I have 2 GPU's in my netbook. How do I know which one I'm actually using at any given moment?
I've just gone through a hell of a time trying to get my discrete graphics to work in Ubuntu and answering this questions was constantly a challenge, since the lspci method mentioned earlier can sometimes say that both are
I think the following command should give you an indication of your active chip:
$ glxinfo|egrep "OpenGL vendor|OpenGL renderer" OpenGL vendor string: Intel Open Source Technology Center OpenGL renderer string: Mesa DRI Intel(R) Sandybridge Mobile
For me this is telling me that my intel graphics are running the show. If you're using an nvidia chip, and you're using the
bumblebee package, you can put
optirun in front of that line and it should tell you that you're running the NVidia chip (optirun is basically telling the computer to use the discrete chip to run whatever command follows, but everything else is still using the integrated chip)
$ optirun glxinfo|egrep "OpenGL vendor|OpenGL renderer" OpenGL vendor string: NVIDIA Corporation OpenGL renderer string: GeForce GT 555M/PCIe/SSE2
glxheads also tells you some useful information about which graphics card is in use (mostly repeats glxinfo in a more compact and easy to read form tho), and it gives you a nice rendering of a rotating triangle.
To check which GPU is currently in command (that means which is an active VGA controller) type in
lspci -vnnn | perl -lne 'print if /^\d+\:.+(\[\S+\:\S+\])/' | grep VGA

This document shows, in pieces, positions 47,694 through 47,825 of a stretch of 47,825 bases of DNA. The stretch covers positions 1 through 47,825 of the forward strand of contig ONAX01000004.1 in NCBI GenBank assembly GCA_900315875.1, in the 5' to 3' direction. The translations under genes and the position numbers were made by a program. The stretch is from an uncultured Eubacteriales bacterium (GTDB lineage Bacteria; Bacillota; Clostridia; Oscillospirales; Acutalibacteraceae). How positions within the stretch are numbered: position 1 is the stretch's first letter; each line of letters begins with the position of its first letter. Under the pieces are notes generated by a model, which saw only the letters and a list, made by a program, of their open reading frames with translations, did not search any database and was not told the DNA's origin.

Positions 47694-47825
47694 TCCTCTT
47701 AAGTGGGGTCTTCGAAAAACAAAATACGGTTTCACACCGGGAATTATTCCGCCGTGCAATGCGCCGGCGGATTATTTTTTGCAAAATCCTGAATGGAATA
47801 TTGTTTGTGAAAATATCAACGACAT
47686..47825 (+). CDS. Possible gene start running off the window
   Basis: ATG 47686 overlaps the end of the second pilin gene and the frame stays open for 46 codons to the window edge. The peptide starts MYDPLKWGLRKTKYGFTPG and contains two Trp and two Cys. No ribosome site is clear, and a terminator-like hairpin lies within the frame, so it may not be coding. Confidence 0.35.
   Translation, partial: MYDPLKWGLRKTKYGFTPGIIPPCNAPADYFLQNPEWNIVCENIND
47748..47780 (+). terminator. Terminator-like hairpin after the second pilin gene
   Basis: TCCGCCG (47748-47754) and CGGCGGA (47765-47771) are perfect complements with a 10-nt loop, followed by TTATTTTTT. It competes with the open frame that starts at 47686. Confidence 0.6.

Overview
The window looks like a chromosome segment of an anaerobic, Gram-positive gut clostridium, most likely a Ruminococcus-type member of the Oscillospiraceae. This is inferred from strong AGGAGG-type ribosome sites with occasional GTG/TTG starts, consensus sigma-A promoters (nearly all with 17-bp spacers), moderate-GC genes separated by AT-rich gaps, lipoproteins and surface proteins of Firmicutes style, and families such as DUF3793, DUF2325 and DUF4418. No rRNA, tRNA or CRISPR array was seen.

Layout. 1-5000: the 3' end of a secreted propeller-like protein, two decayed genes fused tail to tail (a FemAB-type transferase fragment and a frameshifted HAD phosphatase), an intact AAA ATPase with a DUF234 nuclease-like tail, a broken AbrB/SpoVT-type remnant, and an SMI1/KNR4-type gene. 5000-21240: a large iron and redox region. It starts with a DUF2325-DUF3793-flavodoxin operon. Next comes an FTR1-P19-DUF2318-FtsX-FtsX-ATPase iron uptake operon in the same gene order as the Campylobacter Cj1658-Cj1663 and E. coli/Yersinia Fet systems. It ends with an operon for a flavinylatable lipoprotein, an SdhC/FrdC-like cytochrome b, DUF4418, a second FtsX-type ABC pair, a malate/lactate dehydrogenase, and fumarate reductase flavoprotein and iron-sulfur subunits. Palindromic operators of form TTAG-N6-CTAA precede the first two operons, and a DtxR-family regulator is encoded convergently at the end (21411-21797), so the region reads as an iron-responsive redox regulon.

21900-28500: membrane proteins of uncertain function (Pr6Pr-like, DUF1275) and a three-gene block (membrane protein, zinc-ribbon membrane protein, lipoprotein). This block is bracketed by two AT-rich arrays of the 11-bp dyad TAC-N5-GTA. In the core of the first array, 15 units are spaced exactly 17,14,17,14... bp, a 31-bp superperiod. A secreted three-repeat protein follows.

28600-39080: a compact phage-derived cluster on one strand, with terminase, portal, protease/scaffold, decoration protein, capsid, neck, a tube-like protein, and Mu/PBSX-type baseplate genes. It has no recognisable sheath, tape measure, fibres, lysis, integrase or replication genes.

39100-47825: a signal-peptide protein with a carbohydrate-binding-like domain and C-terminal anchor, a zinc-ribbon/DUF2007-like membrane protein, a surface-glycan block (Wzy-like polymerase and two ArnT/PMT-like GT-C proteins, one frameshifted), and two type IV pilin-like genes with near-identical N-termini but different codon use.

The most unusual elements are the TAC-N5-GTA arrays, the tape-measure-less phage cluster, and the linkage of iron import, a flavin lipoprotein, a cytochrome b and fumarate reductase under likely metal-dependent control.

Any controller with
[VGA controller] at the end is your currently active GPU. The others are switched off. In the following example the Intel card is active while the nVidia one is not in use:
00:02.0 VGA compatible controller : Intel Corporation Core Processor Integrated Graphics Controller [8086:0046] (rev 02) (prog-if 00 [VGA controller]) 01:00.0 VGA compatible controller : NVIDIA Corporation GF108 [GeForce GT 540M] [10de:0df4] (rev ff) (prog-if ff)
23Um... so what does it mean if both cards have
VGA controllerat the end? Nov 11, 2014 at 5:38
100:02.0 VGA compatible controller : Intel Corporation 4th Gen Core Processor Integrated Graphics Controller [8086:0416] (rev 06) (prog-if 00 [VGA controller]) 01:00.0 VGA compatible controller : NVIDIA Corporation GK106GLM [Quadro K2100M] [10de:11fc] (rev a1) (prog-if 00 [VGA controller]) what does it mean? Jul 9, 2015 at 11:36
1Maybe you're using SLI? Jul 9, 2015 at 11:58
3in my case both has that at the end: 00:02.0 VGA compatible controller : Intel Corporation Device [8086:591b] (rev 04) (prog-if 00 [VGA controller]) 01:00.0 VGA compatible controller : NVIDIA Corporation GP106M [GeForce GTX 1060 Mobile] [10de:1c20] (rev a1) (prog-if 00 [VGA controller]) Oct 21, 2018 at 11:28
1In my case, both are end with [VGA controller], so how can I know the exact one?– BonnNov 25, 2020 at 3:50
On Ubuntu 15.10, after I installed
nvidia-352 and the GPU seems to work:
shows something like:
Note how it shows:
GPU 0 - (NVS 5400M)
NVS 5400M is my GPU model.
Then if I fire
glxgears, the "GPU Utilization" goes to > 90%.